Car crashes, snow, crime, and public data

no longer vacant Albany map clip
A clip from a map of vacant -- and no-longer-vacant -- properties in Albany, created by Tim Varney last year. See below.

Lots of interesting bits in this Daily Gazette article by Kathleen Moore about how police in Albany and Schenectady are using data*. Here's a clip, about how Schenectady police have been paying closer attention to car crashes:

By tracking car accidents last fall, Schenectady police pinpointed patrols in the Mont Pleasant neighborhood and saw certain crimes plummet by 12 percent in the last quarter of 2012. They are using the same system to respond proactively to crime throughout the city, in hopes of getting similar results everywhere.
Maps of crashes, drunken-driving arrests and other traffic violations are overlaid with maps of crime reports. Police patrols are sent to the hotspots -- locations where traffic problems and crime are high.
"What we know is, the driver that's risky enough to drive drunk ... is often risky enough to take other risks," said federal Highway Safety Specialist Shannon Purdy. "A lot of criminals are caught at seatbelt checks."

A section about the Albany police department mentions how the APD is using weather forecasts to adjust patrols.

Also: Schenectady mayor Gary McCarthy is working with UAlbany's Center for Technology in Government to build a platform that would allow city departments to share code enforcement data (say, about code enforcement), and share it with Albany and Troy.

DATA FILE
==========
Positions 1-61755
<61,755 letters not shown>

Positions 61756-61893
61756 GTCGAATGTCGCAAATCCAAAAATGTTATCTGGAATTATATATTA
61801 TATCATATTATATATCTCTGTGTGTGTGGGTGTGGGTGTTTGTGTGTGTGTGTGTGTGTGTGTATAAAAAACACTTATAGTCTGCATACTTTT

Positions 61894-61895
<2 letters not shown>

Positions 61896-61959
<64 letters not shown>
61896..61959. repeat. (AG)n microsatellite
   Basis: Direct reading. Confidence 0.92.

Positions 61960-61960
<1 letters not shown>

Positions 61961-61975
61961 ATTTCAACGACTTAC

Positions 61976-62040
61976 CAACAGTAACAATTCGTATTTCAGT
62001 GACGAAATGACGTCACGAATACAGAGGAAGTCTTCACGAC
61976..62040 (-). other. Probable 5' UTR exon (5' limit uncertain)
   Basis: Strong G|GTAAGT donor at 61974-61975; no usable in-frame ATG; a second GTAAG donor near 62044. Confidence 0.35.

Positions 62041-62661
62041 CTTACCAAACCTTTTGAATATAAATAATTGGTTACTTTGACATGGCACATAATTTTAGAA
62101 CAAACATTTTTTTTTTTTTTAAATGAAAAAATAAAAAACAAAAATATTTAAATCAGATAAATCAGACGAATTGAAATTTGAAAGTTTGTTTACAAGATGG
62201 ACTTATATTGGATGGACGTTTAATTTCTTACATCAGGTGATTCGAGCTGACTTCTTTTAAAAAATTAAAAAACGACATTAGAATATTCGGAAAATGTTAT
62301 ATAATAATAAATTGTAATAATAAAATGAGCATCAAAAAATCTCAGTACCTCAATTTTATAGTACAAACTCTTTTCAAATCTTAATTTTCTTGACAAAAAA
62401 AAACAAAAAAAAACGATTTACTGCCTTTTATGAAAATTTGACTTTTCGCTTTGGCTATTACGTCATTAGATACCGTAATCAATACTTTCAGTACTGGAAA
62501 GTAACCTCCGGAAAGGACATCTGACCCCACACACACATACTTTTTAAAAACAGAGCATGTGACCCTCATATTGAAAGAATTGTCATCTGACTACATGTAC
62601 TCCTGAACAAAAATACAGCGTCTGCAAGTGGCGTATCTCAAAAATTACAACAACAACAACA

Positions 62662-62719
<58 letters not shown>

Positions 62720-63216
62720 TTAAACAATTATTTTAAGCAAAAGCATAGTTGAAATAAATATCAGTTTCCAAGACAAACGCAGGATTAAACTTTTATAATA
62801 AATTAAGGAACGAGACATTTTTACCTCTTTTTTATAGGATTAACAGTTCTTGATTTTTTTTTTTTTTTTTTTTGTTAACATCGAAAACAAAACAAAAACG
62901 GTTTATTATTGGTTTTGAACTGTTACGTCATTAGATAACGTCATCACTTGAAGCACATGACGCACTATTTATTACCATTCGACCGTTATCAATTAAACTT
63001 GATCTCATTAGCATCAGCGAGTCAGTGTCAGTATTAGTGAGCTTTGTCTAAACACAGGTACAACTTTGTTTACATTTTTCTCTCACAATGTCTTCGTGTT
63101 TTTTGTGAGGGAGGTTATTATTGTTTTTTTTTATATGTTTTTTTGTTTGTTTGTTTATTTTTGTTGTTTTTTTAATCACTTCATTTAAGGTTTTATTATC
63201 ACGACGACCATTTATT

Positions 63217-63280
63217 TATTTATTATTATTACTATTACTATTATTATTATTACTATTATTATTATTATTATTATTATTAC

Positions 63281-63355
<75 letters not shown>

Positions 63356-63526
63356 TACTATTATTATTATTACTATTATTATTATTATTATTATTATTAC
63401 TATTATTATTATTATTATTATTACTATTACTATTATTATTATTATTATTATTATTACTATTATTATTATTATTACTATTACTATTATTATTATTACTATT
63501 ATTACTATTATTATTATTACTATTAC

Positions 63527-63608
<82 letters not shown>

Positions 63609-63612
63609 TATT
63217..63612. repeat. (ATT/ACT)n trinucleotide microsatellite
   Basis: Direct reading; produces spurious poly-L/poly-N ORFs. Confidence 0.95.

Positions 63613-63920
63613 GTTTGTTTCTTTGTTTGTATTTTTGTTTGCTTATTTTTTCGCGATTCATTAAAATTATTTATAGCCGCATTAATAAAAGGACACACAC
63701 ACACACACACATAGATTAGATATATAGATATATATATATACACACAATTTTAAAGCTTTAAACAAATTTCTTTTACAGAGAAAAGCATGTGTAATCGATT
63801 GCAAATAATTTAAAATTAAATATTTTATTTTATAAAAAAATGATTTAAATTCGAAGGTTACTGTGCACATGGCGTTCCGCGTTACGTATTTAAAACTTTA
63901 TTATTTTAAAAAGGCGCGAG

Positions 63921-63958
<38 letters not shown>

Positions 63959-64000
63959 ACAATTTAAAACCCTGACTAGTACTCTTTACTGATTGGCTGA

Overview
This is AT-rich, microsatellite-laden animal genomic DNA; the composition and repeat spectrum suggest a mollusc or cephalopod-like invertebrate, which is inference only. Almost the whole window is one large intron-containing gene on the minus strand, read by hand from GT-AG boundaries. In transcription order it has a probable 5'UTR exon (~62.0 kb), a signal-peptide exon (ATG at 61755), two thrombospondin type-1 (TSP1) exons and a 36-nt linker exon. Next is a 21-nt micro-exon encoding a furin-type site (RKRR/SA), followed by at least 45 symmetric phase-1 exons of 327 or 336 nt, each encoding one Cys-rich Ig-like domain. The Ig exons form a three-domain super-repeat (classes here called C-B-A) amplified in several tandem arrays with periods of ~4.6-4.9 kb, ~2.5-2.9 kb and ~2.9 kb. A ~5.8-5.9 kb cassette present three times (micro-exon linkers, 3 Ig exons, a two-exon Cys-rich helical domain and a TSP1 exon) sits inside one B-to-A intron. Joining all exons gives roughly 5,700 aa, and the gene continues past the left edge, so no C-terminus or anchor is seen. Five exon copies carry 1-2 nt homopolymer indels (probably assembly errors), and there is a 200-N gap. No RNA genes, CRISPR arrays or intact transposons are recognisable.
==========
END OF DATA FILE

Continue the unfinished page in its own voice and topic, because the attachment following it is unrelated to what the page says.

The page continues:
More, please

That common platform is a good idea. And it's worth pushing even further: Why not created a Capital District consortium for publishing and sharing public data? The org could help develop tools, set common formats, and provide a clearinghouse for sets of public data. It would open the way for more orgs and people to get involved, and even maybe set the stage for new businesses. (NYC is already doing something along these lines.)

Sure, there are obstacles: time, money, attention. And civil liberties issues will probably crop up along the way. But having meaningful access** to data generated by your government is becoming a 21st century civil right.
____

* Yep, it's a Gazette article, but we have a feeling that link will work for you.

** A pdf that you have to file FOIL for is not meaningful access. It's a start, but we do a lot better.

Earlier on AOA:
+ A future timeline of Watson at RPI
+ Map: vacant -- and no-longer vacant -- buildings in Albany -- created by Tim Varney from data published in a city report last year

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It amazes me that people still pin budgetary issues for old post-industrial upstate cities on individual mayors. This is a nationwide problem for all but the largest cities. But it's depressing that issues like getting vacant or dilapidated properties back on the tax rolls or making it easier for small businesses to open are being addressed and no one even notices. Given that, exactly what incentive is there for any politician to do anything? I'll give all the candidates a fair hearing, Sheehan included. But if we want to have any chance of fixing our problems, we really need to start acknowledging the progress we have made.

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